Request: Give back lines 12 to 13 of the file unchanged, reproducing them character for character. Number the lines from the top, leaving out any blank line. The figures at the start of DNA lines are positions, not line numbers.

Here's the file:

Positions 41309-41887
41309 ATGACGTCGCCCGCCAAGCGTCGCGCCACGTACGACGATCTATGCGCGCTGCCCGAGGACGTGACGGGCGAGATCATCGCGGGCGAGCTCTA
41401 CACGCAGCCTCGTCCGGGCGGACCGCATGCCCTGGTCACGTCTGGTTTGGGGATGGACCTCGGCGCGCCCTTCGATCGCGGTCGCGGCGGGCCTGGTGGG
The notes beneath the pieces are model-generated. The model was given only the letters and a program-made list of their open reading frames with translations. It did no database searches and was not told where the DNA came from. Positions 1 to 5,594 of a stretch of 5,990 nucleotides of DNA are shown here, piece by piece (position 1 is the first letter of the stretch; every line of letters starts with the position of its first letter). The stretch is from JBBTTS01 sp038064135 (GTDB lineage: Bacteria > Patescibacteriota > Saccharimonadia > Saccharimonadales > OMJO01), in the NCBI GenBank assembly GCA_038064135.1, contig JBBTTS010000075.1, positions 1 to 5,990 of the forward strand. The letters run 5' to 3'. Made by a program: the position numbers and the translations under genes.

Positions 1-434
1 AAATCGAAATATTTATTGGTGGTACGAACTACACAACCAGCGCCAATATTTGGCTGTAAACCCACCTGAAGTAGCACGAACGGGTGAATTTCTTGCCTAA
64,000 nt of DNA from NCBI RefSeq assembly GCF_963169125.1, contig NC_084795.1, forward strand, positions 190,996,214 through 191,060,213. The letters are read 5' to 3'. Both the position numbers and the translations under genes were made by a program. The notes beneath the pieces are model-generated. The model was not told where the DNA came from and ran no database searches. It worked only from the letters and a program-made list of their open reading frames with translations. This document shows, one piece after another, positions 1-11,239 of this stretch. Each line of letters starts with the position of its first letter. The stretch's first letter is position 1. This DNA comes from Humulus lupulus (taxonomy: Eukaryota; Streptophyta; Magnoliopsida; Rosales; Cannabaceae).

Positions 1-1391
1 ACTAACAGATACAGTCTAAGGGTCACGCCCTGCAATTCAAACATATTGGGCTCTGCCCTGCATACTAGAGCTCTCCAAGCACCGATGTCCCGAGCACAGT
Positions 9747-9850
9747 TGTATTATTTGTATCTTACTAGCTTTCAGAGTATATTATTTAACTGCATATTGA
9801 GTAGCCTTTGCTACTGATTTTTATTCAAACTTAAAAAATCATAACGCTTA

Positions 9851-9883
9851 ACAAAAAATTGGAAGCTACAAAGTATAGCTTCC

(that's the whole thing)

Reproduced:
9801 GTAGCCTTTGCTACTGATTTTTATTCAAACTTAAAAAATCATAACGCTTA

Positions 9851-9883